Figure 2. Cases of laboratory-confirmed influenza A(H1N1)v by age group and import status, the Netherlands, 29 April – 24 June 2009 (n=115)



Figure 3. Cases of laboratory-confirmed influenza A(H1N1)v by Municipal Health Service region, the Netherlands, 29 April – 24 June 2009 (n=115)

Of the 51 indigenous cases, 36 cases could be epidemiologically linked to an index case, 12 cases could be linked to a cluster and three cases were sporadic. Of four indigenous cases in healthcare workers who did not report contact with a case outside of work, one was considered as resulting from patient to healthcare worker transmission.

In total, nine clusters of more than one case were identified, including three larger clusters with 19, 12 and 9 cases, respectively. The mean generation (or serial) interval for these clusters was 2.5 days (standard deviation (SD) 0.9 days, cluster of 19 cases, n=13), 3.1 days (SD 1.1 days, cluster of 12 cases, n=8) and 2.8 days (SD 1.7 days, cluster of 9 cases, n=5). Overall, the generation interval was 2.7 days (SD 1.1, N=32).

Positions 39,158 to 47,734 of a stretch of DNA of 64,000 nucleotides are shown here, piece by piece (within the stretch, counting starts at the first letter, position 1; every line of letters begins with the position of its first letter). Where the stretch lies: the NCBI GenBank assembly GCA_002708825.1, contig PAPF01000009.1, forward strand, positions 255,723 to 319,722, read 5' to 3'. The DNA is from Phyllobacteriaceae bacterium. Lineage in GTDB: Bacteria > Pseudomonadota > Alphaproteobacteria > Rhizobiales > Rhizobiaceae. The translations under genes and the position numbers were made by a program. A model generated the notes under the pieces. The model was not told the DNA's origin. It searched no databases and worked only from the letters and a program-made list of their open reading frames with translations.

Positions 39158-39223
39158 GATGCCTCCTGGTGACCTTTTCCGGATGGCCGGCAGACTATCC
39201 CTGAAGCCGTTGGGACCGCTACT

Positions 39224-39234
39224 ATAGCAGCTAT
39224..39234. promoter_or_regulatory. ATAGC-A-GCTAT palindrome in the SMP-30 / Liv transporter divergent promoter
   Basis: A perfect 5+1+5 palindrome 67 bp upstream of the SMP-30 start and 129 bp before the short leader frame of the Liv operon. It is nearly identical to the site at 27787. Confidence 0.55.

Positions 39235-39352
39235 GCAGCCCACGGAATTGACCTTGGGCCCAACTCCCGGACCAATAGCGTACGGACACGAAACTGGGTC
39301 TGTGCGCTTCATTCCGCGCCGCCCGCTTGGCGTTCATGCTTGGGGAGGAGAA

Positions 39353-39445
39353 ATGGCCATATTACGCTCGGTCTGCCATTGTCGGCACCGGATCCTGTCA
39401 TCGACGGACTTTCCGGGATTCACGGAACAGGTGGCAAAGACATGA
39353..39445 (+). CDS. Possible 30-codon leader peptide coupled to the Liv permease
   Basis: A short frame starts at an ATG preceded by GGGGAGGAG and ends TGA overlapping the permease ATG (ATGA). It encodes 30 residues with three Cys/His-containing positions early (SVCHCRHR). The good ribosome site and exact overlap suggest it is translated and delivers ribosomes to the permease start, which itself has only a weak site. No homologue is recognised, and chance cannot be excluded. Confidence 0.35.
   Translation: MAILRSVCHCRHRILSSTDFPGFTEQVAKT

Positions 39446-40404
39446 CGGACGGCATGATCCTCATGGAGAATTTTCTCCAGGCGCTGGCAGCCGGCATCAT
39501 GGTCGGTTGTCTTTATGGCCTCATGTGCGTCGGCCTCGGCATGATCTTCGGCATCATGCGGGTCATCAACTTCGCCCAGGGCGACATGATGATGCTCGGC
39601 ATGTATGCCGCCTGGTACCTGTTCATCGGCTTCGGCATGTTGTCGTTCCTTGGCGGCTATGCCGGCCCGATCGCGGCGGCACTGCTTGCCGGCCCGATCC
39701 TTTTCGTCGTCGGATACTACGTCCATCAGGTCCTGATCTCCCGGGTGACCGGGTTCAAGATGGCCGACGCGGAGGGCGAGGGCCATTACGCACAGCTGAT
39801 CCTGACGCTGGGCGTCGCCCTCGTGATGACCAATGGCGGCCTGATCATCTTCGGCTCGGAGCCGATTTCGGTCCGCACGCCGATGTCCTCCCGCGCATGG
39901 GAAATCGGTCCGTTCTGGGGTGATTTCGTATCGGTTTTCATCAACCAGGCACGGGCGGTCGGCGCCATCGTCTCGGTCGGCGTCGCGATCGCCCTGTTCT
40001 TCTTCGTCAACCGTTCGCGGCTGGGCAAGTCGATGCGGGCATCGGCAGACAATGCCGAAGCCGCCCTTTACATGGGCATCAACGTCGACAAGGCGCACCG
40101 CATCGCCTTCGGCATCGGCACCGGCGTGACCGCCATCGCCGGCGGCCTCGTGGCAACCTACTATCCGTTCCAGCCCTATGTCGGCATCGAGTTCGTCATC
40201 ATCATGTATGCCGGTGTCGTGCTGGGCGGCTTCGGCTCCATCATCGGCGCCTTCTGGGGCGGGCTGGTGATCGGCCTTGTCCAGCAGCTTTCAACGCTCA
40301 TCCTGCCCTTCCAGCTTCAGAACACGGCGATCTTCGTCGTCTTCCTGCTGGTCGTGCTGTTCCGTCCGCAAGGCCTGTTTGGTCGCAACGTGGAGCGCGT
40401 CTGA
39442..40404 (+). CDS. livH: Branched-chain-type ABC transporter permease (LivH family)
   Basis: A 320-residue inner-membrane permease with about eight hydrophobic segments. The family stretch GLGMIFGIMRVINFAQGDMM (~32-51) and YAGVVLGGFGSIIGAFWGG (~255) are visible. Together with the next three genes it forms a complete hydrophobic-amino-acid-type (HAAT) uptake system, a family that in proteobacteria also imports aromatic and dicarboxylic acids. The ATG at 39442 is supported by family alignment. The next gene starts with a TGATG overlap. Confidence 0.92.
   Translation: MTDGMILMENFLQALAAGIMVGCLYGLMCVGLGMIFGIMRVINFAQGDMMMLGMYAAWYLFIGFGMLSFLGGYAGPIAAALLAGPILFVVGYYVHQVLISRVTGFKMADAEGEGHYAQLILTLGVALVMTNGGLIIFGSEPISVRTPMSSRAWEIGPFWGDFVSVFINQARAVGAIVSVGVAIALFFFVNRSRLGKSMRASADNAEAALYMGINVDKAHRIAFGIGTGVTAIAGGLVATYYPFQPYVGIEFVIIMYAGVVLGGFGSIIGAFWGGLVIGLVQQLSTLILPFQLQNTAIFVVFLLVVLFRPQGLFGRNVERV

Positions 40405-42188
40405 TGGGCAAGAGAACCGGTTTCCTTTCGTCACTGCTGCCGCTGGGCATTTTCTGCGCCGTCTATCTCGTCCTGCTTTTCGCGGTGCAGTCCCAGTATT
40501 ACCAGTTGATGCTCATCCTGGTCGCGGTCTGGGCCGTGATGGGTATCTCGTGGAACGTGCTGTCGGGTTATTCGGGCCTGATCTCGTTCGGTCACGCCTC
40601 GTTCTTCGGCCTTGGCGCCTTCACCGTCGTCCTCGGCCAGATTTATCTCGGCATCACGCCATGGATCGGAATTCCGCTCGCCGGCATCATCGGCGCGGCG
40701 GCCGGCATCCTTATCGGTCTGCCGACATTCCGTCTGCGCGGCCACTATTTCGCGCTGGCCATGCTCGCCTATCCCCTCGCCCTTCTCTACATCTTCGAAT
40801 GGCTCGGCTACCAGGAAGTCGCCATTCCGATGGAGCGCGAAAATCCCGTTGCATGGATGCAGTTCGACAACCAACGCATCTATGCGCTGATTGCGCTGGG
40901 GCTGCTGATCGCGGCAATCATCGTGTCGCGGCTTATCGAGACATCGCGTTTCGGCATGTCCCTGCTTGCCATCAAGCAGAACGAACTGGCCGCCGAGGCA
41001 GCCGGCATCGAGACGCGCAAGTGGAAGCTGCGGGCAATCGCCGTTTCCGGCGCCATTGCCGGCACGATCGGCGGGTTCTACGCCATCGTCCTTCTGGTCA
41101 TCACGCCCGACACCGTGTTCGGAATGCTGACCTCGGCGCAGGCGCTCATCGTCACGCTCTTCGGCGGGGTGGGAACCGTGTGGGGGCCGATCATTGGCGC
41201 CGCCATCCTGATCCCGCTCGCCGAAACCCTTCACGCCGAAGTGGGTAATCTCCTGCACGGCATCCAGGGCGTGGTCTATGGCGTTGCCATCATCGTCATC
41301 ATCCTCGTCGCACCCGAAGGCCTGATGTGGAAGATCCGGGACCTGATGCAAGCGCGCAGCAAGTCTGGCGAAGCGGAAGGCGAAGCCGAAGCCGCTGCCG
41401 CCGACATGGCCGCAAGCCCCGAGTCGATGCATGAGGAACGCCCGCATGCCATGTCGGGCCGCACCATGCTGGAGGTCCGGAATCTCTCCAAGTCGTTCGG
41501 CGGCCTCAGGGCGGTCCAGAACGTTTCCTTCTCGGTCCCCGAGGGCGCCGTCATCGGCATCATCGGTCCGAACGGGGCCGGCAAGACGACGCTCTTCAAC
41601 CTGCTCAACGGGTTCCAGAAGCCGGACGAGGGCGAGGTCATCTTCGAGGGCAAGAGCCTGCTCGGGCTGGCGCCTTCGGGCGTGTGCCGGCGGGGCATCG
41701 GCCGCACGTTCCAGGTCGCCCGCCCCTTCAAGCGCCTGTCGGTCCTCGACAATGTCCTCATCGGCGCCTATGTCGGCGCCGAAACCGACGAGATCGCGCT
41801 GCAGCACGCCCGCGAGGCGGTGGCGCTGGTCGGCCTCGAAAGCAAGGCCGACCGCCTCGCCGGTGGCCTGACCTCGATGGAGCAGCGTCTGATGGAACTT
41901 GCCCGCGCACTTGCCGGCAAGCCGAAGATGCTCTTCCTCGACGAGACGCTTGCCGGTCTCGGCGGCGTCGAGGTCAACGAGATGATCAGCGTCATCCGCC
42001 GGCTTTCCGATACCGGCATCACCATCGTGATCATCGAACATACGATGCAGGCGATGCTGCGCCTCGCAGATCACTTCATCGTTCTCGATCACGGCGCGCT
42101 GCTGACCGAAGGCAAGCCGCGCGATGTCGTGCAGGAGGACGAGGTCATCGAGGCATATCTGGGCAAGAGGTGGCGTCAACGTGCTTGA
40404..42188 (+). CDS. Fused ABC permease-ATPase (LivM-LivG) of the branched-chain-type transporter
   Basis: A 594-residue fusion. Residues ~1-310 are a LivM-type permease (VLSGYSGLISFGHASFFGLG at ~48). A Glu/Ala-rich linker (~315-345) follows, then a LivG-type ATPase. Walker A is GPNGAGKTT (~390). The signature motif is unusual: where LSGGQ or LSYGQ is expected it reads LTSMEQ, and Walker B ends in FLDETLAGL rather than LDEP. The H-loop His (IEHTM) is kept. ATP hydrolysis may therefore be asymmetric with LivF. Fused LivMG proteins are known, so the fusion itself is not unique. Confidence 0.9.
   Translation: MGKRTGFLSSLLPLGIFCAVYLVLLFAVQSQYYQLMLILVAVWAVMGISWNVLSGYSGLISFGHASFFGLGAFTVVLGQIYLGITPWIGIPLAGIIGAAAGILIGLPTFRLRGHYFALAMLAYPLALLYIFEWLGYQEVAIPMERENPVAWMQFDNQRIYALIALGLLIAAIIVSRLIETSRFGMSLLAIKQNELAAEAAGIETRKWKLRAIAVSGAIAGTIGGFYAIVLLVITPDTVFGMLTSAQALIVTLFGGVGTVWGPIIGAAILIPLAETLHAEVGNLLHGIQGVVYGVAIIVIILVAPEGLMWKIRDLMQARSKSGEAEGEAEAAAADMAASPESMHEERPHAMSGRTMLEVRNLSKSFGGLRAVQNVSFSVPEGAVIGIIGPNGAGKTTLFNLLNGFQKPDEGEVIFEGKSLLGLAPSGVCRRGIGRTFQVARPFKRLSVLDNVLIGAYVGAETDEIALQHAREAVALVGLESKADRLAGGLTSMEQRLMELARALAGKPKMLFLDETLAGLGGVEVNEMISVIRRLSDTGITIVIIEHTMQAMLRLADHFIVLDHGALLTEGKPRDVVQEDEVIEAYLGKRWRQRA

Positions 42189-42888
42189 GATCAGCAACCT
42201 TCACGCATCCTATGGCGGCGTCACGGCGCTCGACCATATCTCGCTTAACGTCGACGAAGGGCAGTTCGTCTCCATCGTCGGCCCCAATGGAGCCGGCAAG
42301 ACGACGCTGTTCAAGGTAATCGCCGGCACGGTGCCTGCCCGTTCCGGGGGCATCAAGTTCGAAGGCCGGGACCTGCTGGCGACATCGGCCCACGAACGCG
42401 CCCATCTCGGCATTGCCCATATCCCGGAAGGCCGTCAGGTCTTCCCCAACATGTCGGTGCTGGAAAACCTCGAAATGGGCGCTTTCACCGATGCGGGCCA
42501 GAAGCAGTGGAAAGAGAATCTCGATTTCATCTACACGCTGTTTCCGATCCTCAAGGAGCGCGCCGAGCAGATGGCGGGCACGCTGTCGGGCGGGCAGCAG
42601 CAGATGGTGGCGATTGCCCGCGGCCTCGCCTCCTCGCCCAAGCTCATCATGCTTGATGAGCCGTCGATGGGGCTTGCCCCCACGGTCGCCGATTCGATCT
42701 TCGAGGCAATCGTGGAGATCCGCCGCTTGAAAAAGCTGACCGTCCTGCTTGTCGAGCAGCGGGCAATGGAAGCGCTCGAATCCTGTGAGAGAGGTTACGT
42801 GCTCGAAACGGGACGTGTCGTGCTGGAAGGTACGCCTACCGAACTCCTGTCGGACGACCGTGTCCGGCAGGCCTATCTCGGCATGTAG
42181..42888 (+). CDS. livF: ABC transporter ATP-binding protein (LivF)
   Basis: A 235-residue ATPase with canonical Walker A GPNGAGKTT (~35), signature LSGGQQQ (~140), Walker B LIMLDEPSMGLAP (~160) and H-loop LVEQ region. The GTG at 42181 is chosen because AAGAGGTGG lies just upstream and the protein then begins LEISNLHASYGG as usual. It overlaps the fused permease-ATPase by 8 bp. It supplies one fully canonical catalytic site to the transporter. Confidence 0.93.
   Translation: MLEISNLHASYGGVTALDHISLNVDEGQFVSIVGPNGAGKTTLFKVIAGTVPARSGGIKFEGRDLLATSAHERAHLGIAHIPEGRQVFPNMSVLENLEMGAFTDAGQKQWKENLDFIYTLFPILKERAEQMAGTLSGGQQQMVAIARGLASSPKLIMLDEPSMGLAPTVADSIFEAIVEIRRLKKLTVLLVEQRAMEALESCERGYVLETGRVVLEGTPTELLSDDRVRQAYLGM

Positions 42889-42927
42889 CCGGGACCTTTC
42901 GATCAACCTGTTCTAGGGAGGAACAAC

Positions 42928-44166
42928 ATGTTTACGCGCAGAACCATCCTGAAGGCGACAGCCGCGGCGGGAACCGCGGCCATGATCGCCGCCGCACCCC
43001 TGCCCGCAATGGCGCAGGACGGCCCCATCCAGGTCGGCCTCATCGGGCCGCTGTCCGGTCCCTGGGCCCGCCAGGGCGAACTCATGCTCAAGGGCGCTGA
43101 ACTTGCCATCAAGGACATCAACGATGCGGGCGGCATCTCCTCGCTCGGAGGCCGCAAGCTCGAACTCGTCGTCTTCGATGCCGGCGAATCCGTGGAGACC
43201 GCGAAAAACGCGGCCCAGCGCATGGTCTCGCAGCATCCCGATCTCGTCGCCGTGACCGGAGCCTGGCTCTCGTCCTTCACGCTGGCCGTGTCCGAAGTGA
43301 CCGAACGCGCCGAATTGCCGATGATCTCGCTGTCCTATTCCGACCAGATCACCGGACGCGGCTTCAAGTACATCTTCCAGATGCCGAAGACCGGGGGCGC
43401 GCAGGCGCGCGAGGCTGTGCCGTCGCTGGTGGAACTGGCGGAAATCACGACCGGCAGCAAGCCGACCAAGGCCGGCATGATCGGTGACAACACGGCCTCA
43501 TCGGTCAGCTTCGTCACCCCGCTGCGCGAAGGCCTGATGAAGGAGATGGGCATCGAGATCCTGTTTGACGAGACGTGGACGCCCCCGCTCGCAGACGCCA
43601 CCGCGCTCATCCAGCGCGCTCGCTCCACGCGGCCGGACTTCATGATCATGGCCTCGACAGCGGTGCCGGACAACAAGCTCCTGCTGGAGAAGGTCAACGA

Based on this, we applied a generation interval of three days as moving average window to the epidemic curve. The mean ratio of the number of indigenous cases in one window to the total number of cases in the previous window (the effective reproductive number Re) was 0.5 between 30 May and 18 June. We did not include cases with a date of onset after 18 June as due to the reporting delay we may have missed cases in this period, which would have resulted in an underestimation of Re. We observed that no epidemiological links could be traced back to the seven asymptomatic cases, suggesting a very low Re for asymptomatic cases. However, due to the small number of indigenous cases, the confidence bounds on these estimates of Re can be considered to be very wide. The implicitly assumed delta distribution gives an upward bias in the point estimate of Re. However, as the SD of the generation interval was small relative to the doubling time of the epidemic, this bias is negligible [9].